As a law enforcement officer, Strickland found himself among perfect company, dishonest people just like himself who were willing to lie and destroy an innocent life if it means protecting a fellow cop.
It was these lying cops that proved to be the only witnesses defending Strickland, according the counterclaim.
Mr. Strickland contends there are two third-party witnesses, Tomas Civindi (“Civindi”) and Sucha Singh (“Singh”), who saw Mr. Ujiri punch him in the face with two fists. This is FALSE.
Civindi told the Oakland Police Department (“OPD”) that Mr. Ujiri “shoved the police officer in his chest and the officer pushed [Mr. Ujiri] in return,” not in the face, contradicting Mr. Strickland himself. Furthermore, Civindi’s statement is contradicted by the video evidence, which shows Mr. Strickland forcefully shoved Mr. Ujiri twice before Mr. Ujiri returned a shove to Mr. Strickland’s chest. Civindi’s statements do not support Mr. Strickland’s case.
Similarly, Singh told the OPD he saw Mr. Ujiri push Mr. Strickland “in the chest area with two clenched fists.” Singh also told OPD, however, that he “was standing at the north tunnel entrance of the arena” when he witnessed the encounter, but it is undisputed the encounter happened near the south tunnel. Ironically, Singh is a police officer with the Los Angeles Police Department who has a history of engaging in excessive force and “unconscionable acts.” See Sucha Singh v. City of Los Angeles, No. B232873, 2012 WL 5872285 (Cal.App.2nd Nov. 21, 2012). He was previously accused of beating a civilian with his baton and then providing misleading statements when later questioned about the incident. Id. He was subsequently found to have to have engaged in excessive force and “unconscionable” conduct for his actions. Id. Singh’s account of the Strickland/Ujiri encounter is a transparent fabrication and he is not a reliable witness.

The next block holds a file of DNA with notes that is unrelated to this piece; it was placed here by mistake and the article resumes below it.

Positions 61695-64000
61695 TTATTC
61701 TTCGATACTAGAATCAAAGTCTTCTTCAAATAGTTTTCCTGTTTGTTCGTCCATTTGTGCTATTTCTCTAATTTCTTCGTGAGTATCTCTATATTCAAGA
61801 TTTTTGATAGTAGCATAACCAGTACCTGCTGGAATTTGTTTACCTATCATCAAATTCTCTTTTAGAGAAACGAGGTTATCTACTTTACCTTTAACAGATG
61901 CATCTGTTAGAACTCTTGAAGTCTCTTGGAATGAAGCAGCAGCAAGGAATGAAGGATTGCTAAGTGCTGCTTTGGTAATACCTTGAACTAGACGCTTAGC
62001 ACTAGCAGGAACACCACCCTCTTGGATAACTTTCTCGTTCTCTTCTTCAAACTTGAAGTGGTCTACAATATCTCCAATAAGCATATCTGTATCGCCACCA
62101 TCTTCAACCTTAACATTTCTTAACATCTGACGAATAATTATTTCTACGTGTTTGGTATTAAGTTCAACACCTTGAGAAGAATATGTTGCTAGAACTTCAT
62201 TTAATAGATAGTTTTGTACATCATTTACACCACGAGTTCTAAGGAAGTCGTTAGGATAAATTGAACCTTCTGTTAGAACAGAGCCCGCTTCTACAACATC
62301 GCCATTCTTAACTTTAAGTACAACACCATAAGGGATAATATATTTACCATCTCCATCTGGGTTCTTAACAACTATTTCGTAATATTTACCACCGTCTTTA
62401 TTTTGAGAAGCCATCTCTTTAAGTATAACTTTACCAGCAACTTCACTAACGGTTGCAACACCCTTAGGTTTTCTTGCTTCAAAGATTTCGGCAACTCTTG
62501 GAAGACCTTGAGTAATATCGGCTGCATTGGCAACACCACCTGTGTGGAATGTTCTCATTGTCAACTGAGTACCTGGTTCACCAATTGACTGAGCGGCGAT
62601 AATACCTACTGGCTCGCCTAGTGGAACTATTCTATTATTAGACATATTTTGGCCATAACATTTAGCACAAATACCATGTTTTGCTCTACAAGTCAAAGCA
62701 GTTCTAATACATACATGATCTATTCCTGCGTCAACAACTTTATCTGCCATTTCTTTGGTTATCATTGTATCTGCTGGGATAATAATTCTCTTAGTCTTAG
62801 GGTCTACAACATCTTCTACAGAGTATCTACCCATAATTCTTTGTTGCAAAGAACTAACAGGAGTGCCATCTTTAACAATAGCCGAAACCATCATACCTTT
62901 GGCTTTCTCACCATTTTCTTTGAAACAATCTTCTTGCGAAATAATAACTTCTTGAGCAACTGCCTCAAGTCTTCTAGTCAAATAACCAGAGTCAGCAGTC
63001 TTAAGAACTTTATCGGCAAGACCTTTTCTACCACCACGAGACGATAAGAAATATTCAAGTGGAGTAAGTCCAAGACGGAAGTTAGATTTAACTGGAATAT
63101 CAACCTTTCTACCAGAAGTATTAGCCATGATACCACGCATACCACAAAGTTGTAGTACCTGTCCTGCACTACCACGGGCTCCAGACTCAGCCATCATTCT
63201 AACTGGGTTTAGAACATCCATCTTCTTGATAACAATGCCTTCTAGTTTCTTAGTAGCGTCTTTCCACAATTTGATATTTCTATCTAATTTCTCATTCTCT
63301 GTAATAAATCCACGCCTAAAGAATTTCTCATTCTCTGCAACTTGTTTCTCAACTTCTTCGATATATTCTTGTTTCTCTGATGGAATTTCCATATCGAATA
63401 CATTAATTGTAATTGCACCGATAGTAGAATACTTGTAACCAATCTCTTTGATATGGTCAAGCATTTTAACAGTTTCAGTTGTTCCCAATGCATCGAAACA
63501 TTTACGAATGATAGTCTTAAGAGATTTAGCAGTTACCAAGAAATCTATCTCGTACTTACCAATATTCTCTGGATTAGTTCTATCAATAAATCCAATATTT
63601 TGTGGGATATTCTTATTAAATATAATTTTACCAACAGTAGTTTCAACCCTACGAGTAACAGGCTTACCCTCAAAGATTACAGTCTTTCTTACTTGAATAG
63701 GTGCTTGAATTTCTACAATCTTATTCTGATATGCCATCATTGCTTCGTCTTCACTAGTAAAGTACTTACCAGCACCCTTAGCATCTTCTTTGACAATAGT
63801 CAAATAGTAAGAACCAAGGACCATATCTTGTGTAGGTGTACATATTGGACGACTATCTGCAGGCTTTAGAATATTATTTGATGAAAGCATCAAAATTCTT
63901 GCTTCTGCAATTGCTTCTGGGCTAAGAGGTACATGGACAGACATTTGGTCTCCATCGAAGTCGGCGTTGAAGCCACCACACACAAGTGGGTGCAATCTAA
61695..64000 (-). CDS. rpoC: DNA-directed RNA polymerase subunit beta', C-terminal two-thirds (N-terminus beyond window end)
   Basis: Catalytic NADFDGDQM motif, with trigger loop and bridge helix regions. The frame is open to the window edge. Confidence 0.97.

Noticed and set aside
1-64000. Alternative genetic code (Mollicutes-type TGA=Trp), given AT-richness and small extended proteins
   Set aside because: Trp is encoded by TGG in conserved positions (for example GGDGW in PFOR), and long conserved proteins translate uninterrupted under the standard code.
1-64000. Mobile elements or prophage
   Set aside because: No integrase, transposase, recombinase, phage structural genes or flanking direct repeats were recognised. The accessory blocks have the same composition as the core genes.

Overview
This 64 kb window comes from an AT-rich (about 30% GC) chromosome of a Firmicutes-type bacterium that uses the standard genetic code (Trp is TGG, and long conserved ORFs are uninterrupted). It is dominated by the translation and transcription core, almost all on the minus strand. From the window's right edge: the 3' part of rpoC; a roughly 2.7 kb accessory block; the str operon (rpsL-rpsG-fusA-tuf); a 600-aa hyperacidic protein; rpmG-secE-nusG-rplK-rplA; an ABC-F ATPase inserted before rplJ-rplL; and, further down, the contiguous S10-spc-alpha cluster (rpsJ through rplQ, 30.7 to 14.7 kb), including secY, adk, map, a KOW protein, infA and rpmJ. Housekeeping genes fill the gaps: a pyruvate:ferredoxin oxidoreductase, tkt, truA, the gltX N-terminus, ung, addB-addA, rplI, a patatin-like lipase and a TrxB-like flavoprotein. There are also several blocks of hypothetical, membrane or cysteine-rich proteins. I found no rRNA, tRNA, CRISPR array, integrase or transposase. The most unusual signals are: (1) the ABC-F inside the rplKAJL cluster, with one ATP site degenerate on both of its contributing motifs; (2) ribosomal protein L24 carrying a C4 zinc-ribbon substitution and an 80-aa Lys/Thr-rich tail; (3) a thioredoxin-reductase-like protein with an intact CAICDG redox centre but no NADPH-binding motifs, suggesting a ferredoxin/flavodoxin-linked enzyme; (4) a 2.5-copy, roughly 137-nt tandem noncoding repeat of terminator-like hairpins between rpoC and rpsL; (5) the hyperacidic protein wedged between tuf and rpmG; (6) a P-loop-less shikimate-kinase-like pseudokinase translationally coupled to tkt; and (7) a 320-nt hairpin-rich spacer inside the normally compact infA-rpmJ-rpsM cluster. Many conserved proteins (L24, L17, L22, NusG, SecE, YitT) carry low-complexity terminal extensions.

Additionally, immediately after the altercation, Mr. Strickland told OPD Officer K. Tikkanen that Mr. Ujiri “pushed” him “in his vest with two hands” and that one of Mr. Ujiri’s hands “slipped from the outer vest carrier and hit [him] in the left part of his jaw.” Thus, Mr. Strickland himself contradicted his later statements of being punched in the face with a closed fist.3 As explained in more detail below, Mr. Strickland has a history of lying, having pled guilty to insurance fraud. Mr. Strickland is once again perpetrating a fraud by lying about his encounter with Mr. Ujiri in an attempt to unjustly profit at the expense of others.
A few of Mr. Strickland’s fellow officers have made various contradictory statements in the media about the 11 second encounter, even though none of them witnessed the encounter. For example, one day after the incident, Sergeant JD Nelson of the Alameda County Sheriff’s Office characterized the encounter as a “shoving match” during which Mr. Ujiri hit Mr. Strickland in the jaw with “a palm.” Similarly, five days after the incident, Sergeant Ray Kelly, also of the County Sheriff’s Office, is quoted as saying Mr. Ujiri’s arm “arm struck [Mr. Strickland] in the side of the head.” These statements obviously contradict Mr. Strickland’s version of the events, which further strain his credibility and show he is putting forth a false narrative in an attempt to justify his use of excessive force against Mr. Ujiri. Mr. Strickland told his colleagues, who repeated the statements.
Strickland was hired by the Alameda County Sheriff's Office in 2013 with a salary of more than $100,000.